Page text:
geography

Arctic Region and Arctic Council

The Arctic is a polar region located at the northernmost part of Earth.

8 Jul, 2020

BRAHMAPUTRA AND ITS TRIBUTARIES

About Brahmaputra River: The Brahmaputra called Yarlung

3 Jul, 2020
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    Current Affairs – 23rd September 2021

    1.     WORLD RHINO DAY

    • News: The “world’s largest stockpile” of rhino horns was consigned to flames in eastern Assam’s Bokakhat, the headquarters of the Kaziranga National Park and Tiger Reserve, amid Vedic rituals.
    • About World Rhino Day:
      • World Rhino Day was first announced by WWF-South Africa in 2010.
      • The following year, World Rhino Day grew into an international success, encompassing both African and Asian rhino species.
    • About Kaziranga National Park:
      • Kaziranga National Park is a national park in the Golaghat, Karbi Anglong and Nagaon districts of the state of Assam, India.
      • The sanctuary, which hosts two-thirds of the world’s great one-horned rhinoceroses, is a World Heritage Site.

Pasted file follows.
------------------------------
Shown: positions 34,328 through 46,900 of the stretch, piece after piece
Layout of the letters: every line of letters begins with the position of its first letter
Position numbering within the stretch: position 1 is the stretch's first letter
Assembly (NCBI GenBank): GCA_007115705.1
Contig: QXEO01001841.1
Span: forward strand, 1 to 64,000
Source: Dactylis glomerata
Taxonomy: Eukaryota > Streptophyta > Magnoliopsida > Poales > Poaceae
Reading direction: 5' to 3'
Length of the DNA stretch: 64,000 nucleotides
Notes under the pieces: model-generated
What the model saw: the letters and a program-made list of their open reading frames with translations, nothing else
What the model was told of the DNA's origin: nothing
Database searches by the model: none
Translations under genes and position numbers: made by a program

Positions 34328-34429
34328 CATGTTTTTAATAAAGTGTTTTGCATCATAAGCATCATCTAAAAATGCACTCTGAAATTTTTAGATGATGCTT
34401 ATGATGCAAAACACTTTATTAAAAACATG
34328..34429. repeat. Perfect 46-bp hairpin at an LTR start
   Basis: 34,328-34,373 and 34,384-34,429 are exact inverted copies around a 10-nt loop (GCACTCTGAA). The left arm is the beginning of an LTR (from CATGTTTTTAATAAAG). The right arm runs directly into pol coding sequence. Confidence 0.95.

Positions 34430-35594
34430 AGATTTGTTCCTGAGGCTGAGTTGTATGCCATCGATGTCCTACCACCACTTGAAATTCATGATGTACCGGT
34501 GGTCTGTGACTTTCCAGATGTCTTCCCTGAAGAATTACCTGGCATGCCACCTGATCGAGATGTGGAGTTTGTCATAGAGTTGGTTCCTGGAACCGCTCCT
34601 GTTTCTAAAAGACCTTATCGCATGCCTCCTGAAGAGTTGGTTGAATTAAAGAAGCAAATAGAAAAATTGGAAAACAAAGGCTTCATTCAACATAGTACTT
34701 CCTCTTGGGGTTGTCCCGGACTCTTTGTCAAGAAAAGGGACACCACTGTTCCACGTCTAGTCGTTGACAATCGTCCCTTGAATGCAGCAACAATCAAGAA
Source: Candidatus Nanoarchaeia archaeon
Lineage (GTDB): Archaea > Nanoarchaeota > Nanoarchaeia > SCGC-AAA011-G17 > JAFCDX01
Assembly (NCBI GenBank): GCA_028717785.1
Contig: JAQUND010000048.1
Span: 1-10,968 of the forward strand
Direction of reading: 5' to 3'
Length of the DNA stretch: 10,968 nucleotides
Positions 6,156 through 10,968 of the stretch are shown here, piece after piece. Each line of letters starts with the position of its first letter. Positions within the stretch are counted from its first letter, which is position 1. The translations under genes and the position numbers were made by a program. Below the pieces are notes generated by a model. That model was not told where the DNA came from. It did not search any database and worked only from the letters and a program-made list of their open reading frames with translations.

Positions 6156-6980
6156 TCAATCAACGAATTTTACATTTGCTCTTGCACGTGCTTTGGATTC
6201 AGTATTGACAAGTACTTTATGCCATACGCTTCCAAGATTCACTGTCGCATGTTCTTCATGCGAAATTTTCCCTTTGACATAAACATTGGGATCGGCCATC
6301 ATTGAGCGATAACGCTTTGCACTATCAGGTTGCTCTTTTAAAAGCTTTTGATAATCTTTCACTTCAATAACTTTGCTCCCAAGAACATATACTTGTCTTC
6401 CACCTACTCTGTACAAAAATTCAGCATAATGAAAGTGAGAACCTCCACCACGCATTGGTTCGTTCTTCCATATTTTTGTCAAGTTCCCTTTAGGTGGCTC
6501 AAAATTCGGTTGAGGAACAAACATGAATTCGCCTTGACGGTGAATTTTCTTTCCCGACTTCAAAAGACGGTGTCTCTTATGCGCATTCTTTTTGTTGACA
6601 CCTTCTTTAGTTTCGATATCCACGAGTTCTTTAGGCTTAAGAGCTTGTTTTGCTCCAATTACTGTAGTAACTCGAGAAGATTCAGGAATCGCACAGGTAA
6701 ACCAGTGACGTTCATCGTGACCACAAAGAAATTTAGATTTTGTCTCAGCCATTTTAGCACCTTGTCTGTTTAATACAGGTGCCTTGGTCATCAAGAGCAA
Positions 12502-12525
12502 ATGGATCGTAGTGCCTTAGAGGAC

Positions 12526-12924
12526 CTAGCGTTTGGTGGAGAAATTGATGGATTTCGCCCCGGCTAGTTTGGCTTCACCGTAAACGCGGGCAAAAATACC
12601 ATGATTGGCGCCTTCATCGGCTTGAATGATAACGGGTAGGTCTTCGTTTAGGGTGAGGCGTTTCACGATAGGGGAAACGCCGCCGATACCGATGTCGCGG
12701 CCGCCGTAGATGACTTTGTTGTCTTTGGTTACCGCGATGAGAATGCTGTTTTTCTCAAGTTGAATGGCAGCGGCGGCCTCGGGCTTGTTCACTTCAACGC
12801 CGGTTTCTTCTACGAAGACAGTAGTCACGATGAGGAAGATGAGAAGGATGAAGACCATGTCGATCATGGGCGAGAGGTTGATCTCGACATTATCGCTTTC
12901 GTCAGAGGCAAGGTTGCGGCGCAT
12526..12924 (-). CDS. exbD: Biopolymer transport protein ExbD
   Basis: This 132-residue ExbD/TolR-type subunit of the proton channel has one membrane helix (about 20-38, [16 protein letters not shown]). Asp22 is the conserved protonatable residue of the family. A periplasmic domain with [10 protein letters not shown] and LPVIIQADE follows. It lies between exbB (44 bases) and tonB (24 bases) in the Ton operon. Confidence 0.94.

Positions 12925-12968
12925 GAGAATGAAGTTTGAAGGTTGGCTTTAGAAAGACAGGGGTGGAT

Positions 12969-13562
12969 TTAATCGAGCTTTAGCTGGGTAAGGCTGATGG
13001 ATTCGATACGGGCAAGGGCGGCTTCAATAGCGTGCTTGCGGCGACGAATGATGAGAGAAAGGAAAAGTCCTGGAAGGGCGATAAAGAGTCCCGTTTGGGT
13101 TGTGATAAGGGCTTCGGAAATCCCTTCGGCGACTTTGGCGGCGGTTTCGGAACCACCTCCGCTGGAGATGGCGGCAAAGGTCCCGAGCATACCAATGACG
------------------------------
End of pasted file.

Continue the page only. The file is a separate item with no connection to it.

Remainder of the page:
• According to the census held in March 2018 which was jointly conducted by the Forest Department of the Government of Assam and some recognized wildlife NGOs, the rhino population in Kaziranga National Park is 2,413.
      • In 2015, the rhino population stood at 2401.
      • Kaziranga is home to the highest density of tigers among protected areas in the world, and was declared a Tiger Reserve in 2006 (now the highest tiger density is in Orang National Park, Assam).
      • The park is home to large breeding populations of elephants, wild water buffalo, and swamp deer.
      • Kaziranga is recognized as an Important Bird Area by BirdLife International for conservation of avifaunal species.
      • Located on the edge of the Eastern Himalaya biodiversity hotspot, the park combines high species diversity and visibility.
      • Kaziranga is a vast expanse of tall elephant grass, marshland, and dense tropical moist broadleaf forests, criss-crossed by four major rivers, including the Brahmaputra.

    2.     GLOBAL AIR QUALITY NORMS

    • News: The World Health Organization (WHO), in its first-ever update since 2005, has tightened global air pollution standards in recognition of the emerging science that the impact of air pollution on health is much more serious than earlier envisaged.
    • Details:
      • The move does not have an immediate effect in India as the National Ambient Air Quality Standards do not meet the WHO’s existing norms.
      • Experts say the move sets the stage for shifts in policy towards evolving stricter standards.
      • WHO’s new guidelines recommend air quality levels for 6 pollutants, where evidence has advanced the most on health effects from exposure.
      • When action is taken on these so-called classical pollutants – particulate matter (PM), ozone (O₃), nitrogen dioxide (NO₂) sulfur dioxide (SO₂) and carbon monoxide (CO), it also has an impact on other damaging pollutants.